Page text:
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Saturday, October 1, 2022

NASA will remove its Moon rocket off its launch pad in order to conduct repairs

Technical difficulties have caused the agency’s plans for a “wet dress rehearsal” to be postponed, which may result in a further delay in the timeline for a launch.

NASA’s new huge moon rocket is being sent back to the garage for a few minor adjustments, which might delay its first launch date out to late summer or perhaps later this year.

That means NASA is abandoning its efforts to complete what it refers to as a “wet dress rehearsal” for the rocket — a detailed practise of the countdown that is referred to as “wet” because it includes loading more than 700,000 gallons of ultracold liquid hydrogen and liquid oxygen into the rocket’s propellant tanks — for the time being.

The Space Launch System rocket, which has been on the launchpad at the Kennedy Space Center in Florida for the last month undergoing ground system testing, has been sitting there for the past month. After the testing were completed, there would be a wet dress rehearsal.

But due of a variety of technological difficulties during the countdowns, all three attempts to undertake that exercise were aborted before they could be completed. The goal of the rehearsal with a new rocket system is to discover and correct any problems that may arise.

A defective valve on the upper stage was also detected by technicians, and for the third rehearsal attempt on Thursday, the test was adjusted so that only the propellant tanks on the booster stage were filled. However, a hydrogen leak was discovered in what is known as the tail service mast umbilical, which links to the bottom of the rocket, and the rehearsal had to be cancelled due to safety concerns. The oxygen tank was only half-full, and the hydrogen tank had only just begun to be refuelled.

NASA officials said last week that they hoped to get the hydrogen leak repaired while the rocket was still on the launchpad, which was a realistic expectation. On Monday, though, they said that they had changed their minds. The rocket will be hauled back to the Vehicle Assembly Building next week, when technicians will be able to more readily access the rocket’s many sections and components. This will make it possible to replace the problematic upper-stage valve.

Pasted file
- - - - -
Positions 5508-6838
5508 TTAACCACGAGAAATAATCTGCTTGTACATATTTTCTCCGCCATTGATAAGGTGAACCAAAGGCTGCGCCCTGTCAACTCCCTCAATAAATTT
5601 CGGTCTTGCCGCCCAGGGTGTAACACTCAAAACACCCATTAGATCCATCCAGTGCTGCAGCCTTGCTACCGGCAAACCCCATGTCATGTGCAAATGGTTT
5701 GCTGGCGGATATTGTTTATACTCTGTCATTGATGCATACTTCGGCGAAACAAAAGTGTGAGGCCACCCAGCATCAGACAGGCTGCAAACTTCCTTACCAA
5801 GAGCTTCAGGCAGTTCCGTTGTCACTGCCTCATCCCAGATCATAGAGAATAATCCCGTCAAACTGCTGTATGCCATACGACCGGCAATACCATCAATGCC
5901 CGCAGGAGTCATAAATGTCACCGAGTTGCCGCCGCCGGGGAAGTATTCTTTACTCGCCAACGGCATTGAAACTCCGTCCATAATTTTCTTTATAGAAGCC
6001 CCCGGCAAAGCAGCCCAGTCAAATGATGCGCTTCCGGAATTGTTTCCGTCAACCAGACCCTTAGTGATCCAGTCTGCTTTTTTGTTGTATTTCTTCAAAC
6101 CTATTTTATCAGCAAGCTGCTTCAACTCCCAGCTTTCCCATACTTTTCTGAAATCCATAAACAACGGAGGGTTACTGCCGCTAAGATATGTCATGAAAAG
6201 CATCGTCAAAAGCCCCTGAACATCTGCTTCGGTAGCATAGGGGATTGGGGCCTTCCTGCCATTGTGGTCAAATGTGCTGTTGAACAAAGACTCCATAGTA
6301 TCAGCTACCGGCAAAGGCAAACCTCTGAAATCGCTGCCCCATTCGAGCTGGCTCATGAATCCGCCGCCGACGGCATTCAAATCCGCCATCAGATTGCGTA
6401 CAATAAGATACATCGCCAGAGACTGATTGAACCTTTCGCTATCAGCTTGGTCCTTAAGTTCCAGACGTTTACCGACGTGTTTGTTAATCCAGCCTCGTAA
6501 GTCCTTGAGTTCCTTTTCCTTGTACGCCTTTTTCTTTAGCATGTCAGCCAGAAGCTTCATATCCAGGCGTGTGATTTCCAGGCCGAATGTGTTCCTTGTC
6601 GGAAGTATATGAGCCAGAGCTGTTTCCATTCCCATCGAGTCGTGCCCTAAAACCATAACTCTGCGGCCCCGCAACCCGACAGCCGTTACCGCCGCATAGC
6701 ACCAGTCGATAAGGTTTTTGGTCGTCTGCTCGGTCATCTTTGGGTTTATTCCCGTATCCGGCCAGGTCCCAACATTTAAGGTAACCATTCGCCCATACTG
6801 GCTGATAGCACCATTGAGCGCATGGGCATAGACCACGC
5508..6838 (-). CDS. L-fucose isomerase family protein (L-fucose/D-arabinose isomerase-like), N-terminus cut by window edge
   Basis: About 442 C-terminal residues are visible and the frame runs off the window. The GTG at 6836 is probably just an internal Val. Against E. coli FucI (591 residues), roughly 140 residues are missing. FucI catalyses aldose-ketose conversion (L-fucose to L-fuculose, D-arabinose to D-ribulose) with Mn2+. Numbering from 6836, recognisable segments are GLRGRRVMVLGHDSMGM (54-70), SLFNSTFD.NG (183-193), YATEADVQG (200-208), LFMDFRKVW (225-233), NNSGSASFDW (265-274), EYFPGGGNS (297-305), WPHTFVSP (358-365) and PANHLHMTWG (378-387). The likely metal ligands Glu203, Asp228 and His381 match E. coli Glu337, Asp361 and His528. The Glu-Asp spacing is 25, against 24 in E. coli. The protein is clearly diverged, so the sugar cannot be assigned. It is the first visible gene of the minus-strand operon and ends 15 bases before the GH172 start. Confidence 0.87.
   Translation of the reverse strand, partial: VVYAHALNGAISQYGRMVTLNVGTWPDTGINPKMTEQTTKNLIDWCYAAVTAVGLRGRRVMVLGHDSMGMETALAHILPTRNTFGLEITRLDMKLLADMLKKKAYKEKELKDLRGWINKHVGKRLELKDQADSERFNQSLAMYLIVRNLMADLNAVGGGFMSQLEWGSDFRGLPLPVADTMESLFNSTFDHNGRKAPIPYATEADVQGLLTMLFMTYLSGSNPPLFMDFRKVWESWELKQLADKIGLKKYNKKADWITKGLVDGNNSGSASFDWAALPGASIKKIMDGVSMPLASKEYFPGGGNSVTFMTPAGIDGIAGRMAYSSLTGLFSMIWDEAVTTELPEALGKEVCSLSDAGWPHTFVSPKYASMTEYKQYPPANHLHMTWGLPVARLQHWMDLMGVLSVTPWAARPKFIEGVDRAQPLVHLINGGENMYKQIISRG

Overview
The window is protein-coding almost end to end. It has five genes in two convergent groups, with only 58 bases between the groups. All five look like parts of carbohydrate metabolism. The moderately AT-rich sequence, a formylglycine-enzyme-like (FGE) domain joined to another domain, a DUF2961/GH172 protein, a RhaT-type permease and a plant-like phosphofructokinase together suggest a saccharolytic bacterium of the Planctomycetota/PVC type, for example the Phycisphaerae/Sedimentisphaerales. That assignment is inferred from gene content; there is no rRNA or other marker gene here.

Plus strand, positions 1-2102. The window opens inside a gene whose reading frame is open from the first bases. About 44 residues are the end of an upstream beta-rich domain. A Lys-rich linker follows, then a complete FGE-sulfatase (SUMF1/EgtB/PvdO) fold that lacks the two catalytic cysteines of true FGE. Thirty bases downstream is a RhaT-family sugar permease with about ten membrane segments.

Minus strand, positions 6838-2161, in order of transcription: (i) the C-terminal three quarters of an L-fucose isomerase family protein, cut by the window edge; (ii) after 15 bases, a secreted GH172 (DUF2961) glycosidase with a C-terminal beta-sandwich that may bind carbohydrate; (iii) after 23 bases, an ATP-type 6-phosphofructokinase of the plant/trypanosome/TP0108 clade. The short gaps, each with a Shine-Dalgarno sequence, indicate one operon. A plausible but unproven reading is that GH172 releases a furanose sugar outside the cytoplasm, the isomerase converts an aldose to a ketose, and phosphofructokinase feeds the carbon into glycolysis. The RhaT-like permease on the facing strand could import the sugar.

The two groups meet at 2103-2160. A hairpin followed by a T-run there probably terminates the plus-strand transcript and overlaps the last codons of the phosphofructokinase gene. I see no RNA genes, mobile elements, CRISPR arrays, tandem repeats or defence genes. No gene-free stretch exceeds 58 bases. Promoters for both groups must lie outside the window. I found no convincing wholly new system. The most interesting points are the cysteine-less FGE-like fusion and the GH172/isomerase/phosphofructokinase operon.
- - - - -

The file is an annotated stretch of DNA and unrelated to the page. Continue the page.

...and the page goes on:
An off-site vendor that distributes nitrogen gas — which is used to purge dangerous gases — will also improve its systems at the same time as the purge. During two of the practise efforts, interruptions in the nitrogen supply caused the countdowns to be delayed by several minutes.

“The giant moon rocket is performing well,” said Tom Whitmeyer, NASA’s deputy associate administrator for common exploration systems development, during a press briefing on Monday. “I believe we’re making significant progress with this rocket. Our task isn’t done yet, though.

This is a critical component of NASA’s Artemis programme, which is tasked with returning men to the moon. The Space Launch System is years behind schedule and hundreds of millions of dollars in over budget. Taking into account the most recent issues, getting the rocket ready in time for a launch within a two-week window in early June would be difficult, according to Mr. Whitmeyer. Beginning in late June and late July, there will be additional two-week possibilities available.

A Boyle
I cover Science related topics for The National Era
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